May14 (8) The large blocks of stone that were initially loosened from the cliff side were broken into slabs approximately one “span” (6-8”) thick.  This was done by following the sedimentary lines of natural weakness in the stone.  First, wedges were driven into the cracks and then metal rods were used to complete the break.  Those slabs were then turned into usable and moveable stone for the castle wall.  The largest were used for the first lintel stones over doors as well as the anchor stones in the wall.  Large stones continue to be used as the anchor stones as well as the rough stones for the stone carvers to turn  into specialty pieces around the doors and arrow loops.  The slabs are also split into face stones for the castle using a French tool called a “chase masse”, a Medieval French stone cutting tool which looks like a hammer but is not.  One side is placed against the rock and the other side is then struck with a hammer.  This causes a series of shock waves to go through the rock and split it.

May4 (36) The rocks that are man-sized, which means the size one man can lift,  are loaded into a large wheeled horse cart for transport to the castle.  Larger stones are rolled onto a wooden sled and then dragged where needed by the horse and carter.  All this takes teamwork between the quarrymen, masons, stone carvers, carter and, of course, the horse. 

May4 (34) Once the stone is at the wall, the workers at the Ozark Medieval Fortress, like those of the Middle Ages, have the choice of using the Roman tread wheel crane to lift the stone or the use of ramps.  Even though the crane is amazing and will be necessary in the future as the walls get taller, ramps are preferred by the men because if a rope breaks the consequences are much less if the big stone is on a ramp.  The ramps are also much easier to move to where they are needed.  The large stones are a lot of work to move and downright scary to fingers and toes, but make the castle stronger and are worth the extra effort and danger.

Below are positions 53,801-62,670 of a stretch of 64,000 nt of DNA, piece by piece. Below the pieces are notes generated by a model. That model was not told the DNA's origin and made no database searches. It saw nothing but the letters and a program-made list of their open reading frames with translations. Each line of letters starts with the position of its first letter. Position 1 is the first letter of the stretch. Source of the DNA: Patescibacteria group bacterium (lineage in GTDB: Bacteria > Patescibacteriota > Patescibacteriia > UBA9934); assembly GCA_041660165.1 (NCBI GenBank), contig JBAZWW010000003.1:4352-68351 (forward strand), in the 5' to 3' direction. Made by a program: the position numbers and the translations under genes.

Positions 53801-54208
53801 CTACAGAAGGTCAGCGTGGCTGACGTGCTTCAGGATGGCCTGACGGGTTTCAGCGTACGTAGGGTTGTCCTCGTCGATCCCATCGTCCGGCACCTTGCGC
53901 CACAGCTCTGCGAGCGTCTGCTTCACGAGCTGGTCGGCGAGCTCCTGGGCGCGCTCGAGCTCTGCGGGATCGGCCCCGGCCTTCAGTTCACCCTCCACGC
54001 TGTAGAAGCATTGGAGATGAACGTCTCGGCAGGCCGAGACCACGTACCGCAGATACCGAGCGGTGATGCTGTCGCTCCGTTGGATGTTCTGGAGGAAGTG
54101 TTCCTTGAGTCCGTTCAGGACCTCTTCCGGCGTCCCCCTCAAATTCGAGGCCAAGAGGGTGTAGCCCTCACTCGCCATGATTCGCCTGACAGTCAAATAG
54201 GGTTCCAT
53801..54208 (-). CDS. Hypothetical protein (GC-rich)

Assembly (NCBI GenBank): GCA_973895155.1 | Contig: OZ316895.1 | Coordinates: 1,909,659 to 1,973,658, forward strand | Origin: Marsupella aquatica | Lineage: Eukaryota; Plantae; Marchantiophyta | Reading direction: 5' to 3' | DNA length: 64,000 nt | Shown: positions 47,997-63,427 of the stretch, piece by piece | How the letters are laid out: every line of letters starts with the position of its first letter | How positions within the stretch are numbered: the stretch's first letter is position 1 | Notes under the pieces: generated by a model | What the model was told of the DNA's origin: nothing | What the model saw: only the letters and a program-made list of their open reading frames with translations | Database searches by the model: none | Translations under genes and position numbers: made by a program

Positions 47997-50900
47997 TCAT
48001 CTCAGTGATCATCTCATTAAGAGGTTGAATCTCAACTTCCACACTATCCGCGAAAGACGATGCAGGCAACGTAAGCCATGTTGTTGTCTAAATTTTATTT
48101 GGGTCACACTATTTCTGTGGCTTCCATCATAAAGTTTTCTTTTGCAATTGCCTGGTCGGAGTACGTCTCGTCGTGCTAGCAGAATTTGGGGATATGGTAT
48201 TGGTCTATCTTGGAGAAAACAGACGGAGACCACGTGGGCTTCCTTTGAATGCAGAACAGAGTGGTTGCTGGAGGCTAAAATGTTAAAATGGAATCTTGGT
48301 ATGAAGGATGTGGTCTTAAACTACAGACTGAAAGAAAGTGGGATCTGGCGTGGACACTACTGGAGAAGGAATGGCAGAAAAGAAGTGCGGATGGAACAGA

Once on the wall the various sized stones are arranged by May14 (12)the masons for the proper alignment.  It looks like a jigsaw puzzle.  Their skills are impressive.  They have to be aware of the shape, strength and interlocking connections of each stone.  They use some as face stones that show to the outside, some as anchor stones that show but also reach into the wall to tie it together, and some as fill and leveling stones.  When they have it all set up, they still have to come back and mortar it together.  They must be sure the wall is not only level on top, but plumb on both the inside and the outside.  That means that each stone had to first be split from the quarry cliff wall, then split into a slab, then broken into a usable stone, then lifted into the wagon or sled, then hauled and lifted out, then lifted or dragged up to the top of the wall and finally available for the mason to move into place, arrange or rearrange and then

Monday, May 2, 2011

Medieval Roof Tiles

Although the Ozark Medieval Fortress is in the process oMarch31 (4)f building walls, many guests are intrigued by the prospect of the work necessary for the future roofs.  Maybe this is because last year and this year have been rainy, but it may be because even a first look at the painting of the 2030 completed castle makes the roof seem like a daunting job.  It is.  This is not just because of the 12,000 tile that will have to be made by the potter, it is also because of the wooden framework the carpenters will have to build.  That framework will be on top of the 45 to 70-foot high stone tower walls. It will be steep, dangerous and will require meticulous measurements to keep the rows of tile straight.

April10Too (4)Fired clay roof tiles were well established as the standard castle roof in Medieval France.  They go back to the ancient Greeks who used tile in an “S” shape.  Clay tiles were expensive but fireproof, so a better choice than thatch.  The Romans also used clay tile and the French word for tile, “tuile” came from the Latin “tegula” meaning roof tile.  The Romans used an arched tile curved by the potters over their leg or a log.